This piece first appeared on the League of Canadian Poets blog on April 24, 2015:
“Next I’ll speak about the celestial gift of honey”
~ Virgil, Book IV, Georgics
From the slow press of hours in ancient times to today’s digital staccato, poets obsesses about bees. For example, there’s Stephen Collis’ bee poems in his award winning poetry book, On the Material as well as Carol Ann Duffy’s The Bees, and of course, famously, Sylvia Plath’s “bee sequence” in Ariel and Yeats’ Lake Isle of Innisfree.
Bee poems pop out everywhere once you start looking, and you might find yourself clipping poems to carry around in your pocket, such as Eamon Grennan’s delightful “Untitled [back they sputter]. Start googling any poetry website and you’ll quickly discover poems about bees, bee-keeping, hives and honey. As well-known bee expert, scientist and author, Dr. Mark Winston says, “Art with bees energizes our capacity to imagine and deepens our attentiveness to the world around us.” His latest book, Bee Time, Lessons from the Hive, includes environmental analysis, memoir, and a lyric prose meditation on bees, art and culture. In the research for his book, Dr. Winston connected with Vancouver poet, Renée Sarojini Saklikar, author of a life-long poem chronicle, thecanadaproject that includes, among other things, bee-poems.
This year, Saklikar and Winston will collaborate on a lyric prose-poetry performance for which Saklikar has written a sequence of bee poems in honour of, and using text from not only Virgil but also Winston’s scientific data and publications. In preparing for performance, Mark and Renée were delighted to learn of Rachel Rose’s call to poets to investigate, explore, and celebrate food and poetry. As the new City of Vancouver’s poet laureate, Rose’s vision shimmers “bee energy.” She writes, “we want to investigate the ways in which food is ‘personal, political, sensual and powerful.’” Saklikar, a League member who studied with Rachel Rose at Simon Fraser University’s The Writers Studio, saw a nexus of community connections beginning to form: what might poets, community, and bees get going in Vancouver?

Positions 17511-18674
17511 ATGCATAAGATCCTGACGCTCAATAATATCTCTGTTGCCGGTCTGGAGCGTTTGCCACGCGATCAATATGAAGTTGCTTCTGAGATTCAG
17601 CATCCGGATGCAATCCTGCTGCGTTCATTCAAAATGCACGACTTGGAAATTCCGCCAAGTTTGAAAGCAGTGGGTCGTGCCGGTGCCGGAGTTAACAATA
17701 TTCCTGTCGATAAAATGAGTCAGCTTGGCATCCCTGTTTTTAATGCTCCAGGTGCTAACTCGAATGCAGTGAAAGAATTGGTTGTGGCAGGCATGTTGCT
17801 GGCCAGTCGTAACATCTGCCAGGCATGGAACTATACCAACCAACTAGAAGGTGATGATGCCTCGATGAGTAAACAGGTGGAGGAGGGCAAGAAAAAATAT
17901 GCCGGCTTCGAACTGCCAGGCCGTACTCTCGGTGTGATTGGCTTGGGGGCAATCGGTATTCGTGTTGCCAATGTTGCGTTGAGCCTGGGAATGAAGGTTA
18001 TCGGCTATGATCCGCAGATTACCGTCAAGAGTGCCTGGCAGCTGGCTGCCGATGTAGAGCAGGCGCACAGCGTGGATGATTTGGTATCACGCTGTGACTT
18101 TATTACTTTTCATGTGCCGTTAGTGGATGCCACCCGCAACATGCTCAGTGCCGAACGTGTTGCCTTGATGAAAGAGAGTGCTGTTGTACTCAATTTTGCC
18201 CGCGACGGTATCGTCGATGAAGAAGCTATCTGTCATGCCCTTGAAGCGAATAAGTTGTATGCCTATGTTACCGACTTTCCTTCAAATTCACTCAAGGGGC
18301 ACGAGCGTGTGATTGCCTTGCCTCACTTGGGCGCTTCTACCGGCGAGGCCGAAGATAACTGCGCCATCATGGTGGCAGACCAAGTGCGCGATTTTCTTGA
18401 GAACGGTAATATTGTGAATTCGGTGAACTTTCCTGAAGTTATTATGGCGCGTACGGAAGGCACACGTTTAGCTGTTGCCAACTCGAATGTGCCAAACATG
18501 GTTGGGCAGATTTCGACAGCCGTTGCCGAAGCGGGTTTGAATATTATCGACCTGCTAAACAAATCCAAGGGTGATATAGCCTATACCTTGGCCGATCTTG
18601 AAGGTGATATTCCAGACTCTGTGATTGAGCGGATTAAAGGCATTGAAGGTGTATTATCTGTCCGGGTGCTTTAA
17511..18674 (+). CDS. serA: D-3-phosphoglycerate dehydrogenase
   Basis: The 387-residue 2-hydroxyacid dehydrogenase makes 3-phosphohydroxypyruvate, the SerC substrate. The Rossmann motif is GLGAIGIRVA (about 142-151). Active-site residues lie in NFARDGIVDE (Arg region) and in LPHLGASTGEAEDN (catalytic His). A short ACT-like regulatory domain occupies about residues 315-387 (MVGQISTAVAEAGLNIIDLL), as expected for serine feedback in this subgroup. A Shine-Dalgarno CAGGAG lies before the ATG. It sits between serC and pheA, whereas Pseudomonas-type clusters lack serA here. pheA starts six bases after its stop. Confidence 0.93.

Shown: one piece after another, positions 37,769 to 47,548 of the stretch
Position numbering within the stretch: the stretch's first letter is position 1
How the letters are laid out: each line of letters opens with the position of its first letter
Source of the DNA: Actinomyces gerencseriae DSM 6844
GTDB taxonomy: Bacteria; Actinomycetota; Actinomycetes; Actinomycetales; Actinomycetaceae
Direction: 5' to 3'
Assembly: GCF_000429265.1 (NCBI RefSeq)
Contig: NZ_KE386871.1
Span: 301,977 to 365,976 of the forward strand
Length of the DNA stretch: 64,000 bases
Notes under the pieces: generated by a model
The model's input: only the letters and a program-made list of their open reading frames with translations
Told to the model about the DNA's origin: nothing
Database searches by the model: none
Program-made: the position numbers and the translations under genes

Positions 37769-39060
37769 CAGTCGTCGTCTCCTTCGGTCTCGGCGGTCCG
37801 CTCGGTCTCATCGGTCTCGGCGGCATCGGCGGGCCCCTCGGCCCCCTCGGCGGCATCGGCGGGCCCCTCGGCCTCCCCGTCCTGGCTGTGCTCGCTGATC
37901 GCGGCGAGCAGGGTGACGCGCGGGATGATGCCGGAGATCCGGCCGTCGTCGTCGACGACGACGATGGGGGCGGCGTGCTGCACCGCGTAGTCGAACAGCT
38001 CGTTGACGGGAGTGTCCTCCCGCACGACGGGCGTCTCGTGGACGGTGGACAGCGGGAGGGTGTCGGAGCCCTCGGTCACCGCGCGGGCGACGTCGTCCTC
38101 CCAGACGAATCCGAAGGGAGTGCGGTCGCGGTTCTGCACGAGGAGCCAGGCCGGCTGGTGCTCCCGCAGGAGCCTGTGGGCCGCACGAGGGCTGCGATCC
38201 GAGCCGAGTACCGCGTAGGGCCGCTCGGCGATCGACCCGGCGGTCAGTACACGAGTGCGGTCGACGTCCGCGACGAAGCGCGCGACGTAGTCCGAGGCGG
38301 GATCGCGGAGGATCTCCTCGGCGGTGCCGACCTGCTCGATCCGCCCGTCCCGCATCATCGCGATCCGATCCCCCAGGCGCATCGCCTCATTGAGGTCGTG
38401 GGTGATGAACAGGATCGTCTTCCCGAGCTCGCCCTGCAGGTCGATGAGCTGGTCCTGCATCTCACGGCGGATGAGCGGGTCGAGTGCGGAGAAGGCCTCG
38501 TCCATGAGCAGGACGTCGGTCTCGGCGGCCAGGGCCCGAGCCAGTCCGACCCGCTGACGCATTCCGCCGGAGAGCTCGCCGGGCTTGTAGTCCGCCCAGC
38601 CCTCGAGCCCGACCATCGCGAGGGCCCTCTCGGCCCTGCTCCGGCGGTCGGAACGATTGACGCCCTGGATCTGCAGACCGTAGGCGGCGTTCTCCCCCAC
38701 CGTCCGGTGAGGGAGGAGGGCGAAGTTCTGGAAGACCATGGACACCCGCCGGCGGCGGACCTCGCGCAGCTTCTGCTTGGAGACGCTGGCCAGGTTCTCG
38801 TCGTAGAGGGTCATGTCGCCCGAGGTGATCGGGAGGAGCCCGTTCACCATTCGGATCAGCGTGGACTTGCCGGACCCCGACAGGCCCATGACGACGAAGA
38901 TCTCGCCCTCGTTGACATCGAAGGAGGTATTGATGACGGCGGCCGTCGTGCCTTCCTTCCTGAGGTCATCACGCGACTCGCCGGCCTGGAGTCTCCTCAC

Together with Simon Fraser University’s Centre for Dialogue, Dr. Winston approached Vancouver Public Library and Saklikar reached out to TWS alumina, author, and activist, Elee Kraljii Gardiner, who directs Thursdays Writing Collective, a non-profit organization of free, drop-in creating writing sessions. Collaborative artistic and literary work often helps illuminate and deepen existing ideas: along with poetry and community-building, why not give space to eco-efforts to help sustain bee-keeping in the city?
And so an event replete with concentric circles was born: “Honey, Hives, and Poetry in the City” will celebrate National Poetry Month by examining food and poetry as a means of cultural and social activism. In addition to poetry readings, there will be time for public response as well as displays about beekeeping in the city and a honey tasting, provided by Hives for Humanity.
The event, from 7:00 to 8:30 p.m., on April 27, at the central branch of the Vancouver Public Library, is free, open to the public, and presented in partnership with the Vancouver Public Library and Simon Fraser University’s Centre for Dialogue. For more information see http://www.sfu.ca/dialogue/news-and-events/archives/2015/honey-hives-poetry-apr27.html . As Elee Kraljii Gardiner says, “I’m excited because I’ve a poem specifically about supersedure and colony collapse and I have never had a chance to read it in public.” As for Saklikar and Winston, they are looking forward to hearing Poet Laureate Rachel Rose inaugurate what they hope might be a yearly event!
Comments from Vancouver Poet Laureate, Rachel Rose:
“Last night’s reading at the Vancouver Public Library was one of the best events I’ve ever had the privilege of attending. The collaboration between poet Renee Saklikar and scientist Mark Winston was extraordinary, and bees were well represented in poetry, in science writing, by Elee Kraljii Gardiner and the fabulous writers of Thursdays writing collective, by the extraordinary mother-daughter team Sarah and Julia Common of Hives for Humanity, bringing honey, hope and sweetness to the DTES. It was a sweet evening, with deep roots in various communities, an appreciative, gracious audience, and honey tastings that were so specific we could taste the difference between Strathcona and Main Street. Thank you to all.”